Alan McCarthy says the media dimension of the troubles from 1916 to 1923 has often been overlooked by academic historians.
“They tend to view these papers as historical sources as opposed to the historical forces that they were,” he writes in a journal of postgraduate research at UCC.
Mr McCarthy writes the key propaganda role played by papers in Cork made them central actors — and not just reporters — in the battle for hearts and minds during the turbulent period.
According to their political allegiances, the nationalist Cork Examiner and Southern Star in the city and in West Cork, and their loyalist counterparts, the Cork Constitution and the Skibbereen Eagle, took different angles on what happened.
But Mr McCarthy’s research, under the supervision of UCC historian Donal Ó Drisceoil, also focuses on how their various and evolving stances led to censorship and suppression by both Crown Forces and revolutionaries, and to the ultimate demise of some titles.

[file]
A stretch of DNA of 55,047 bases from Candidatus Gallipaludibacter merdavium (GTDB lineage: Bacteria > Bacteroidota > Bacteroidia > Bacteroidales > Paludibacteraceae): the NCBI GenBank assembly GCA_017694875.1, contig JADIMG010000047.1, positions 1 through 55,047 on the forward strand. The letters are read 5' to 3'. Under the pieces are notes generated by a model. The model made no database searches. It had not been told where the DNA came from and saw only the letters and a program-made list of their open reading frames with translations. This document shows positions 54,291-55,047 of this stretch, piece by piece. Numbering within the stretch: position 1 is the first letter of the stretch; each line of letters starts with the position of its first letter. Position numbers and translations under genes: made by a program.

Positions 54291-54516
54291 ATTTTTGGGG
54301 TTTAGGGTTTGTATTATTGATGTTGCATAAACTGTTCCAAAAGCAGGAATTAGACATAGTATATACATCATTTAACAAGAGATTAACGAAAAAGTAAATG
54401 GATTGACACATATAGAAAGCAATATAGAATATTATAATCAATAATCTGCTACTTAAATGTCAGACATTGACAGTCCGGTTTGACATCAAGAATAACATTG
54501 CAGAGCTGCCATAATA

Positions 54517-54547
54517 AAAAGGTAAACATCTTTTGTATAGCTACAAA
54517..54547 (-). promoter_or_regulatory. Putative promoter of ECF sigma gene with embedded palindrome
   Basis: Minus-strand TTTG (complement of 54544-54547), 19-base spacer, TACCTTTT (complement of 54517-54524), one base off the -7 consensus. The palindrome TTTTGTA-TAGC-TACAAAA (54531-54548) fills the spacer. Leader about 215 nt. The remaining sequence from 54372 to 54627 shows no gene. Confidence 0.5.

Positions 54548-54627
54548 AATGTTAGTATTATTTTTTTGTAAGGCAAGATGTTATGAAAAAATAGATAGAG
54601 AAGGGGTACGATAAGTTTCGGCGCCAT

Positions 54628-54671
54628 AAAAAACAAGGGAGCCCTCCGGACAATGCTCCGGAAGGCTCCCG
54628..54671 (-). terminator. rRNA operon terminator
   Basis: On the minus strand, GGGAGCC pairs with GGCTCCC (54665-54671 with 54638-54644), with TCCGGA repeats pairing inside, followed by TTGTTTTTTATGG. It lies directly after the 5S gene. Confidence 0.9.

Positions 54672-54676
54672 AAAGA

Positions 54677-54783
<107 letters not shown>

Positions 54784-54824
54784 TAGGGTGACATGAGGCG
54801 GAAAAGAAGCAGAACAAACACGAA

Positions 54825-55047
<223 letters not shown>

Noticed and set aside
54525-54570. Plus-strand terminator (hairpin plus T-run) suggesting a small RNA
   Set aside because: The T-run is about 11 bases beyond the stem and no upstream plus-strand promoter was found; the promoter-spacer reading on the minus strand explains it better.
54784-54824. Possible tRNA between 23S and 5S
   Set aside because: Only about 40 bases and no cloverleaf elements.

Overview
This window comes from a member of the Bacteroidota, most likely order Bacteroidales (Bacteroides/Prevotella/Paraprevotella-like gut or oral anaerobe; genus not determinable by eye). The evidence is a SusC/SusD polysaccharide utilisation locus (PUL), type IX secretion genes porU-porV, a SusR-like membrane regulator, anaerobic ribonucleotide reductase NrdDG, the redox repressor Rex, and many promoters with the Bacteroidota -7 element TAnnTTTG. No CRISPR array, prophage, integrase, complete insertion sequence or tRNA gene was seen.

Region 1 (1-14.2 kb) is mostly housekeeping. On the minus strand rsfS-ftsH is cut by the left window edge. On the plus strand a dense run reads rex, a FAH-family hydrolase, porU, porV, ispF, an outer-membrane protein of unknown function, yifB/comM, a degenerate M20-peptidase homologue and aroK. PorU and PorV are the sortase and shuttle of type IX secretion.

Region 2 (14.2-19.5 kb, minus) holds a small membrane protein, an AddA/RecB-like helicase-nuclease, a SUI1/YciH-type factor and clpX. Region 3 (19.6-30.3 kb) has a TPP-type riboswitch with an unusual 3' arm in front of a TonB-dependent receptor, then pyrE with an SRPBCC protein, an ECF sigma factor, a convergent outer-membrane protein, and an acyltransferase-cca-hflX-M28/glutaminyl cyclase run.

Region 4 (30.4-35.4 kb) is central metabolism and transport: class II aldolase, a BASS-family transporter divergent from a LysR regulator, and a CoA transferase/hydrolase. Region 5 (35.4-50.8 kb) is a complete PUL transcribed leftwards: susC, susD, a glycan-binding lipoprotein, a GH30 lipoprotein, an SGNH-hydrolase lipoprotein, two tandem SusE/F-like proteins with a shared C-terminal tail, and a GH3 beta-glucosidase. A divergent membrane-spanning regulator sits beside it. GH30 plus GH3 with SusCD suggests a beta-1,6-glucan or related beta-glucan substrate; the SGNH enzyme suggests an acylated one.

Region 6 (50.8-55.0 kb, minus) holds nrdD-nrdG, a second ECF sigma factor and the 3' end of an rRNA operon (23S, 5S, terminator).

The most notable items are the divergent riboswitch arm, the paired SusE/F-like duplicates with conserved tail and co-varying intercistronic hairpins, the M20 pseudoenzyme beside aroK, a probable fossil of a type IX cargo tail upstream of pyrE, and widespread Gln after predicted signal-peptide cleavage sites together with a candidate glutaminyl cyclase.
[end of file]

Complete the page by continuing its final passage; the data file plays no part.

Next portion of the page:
Mr McCarthy is one of almost 40 UCC students to have their research published in The Boolean, a journal highlighting postgraduate work across a range of disciplines. Among them are studies of bridge technology, old and new, from students of UCC’s school of engineering.
Paul Anthony Cahill is investigating the possibility of harvesting energy from traffic passing over rail bridges, using sensors that might also help detect structural maintenance requirements.
Deirdre O’Donnell’s work examines just why the 1926-built pedestrian Daly’s Bridge across the River Lee in Cork City, known locally as the Shaky Bridge, is so shaky.
- Articles can be viewed at http://publish.ucc.ie/boolean/2015/00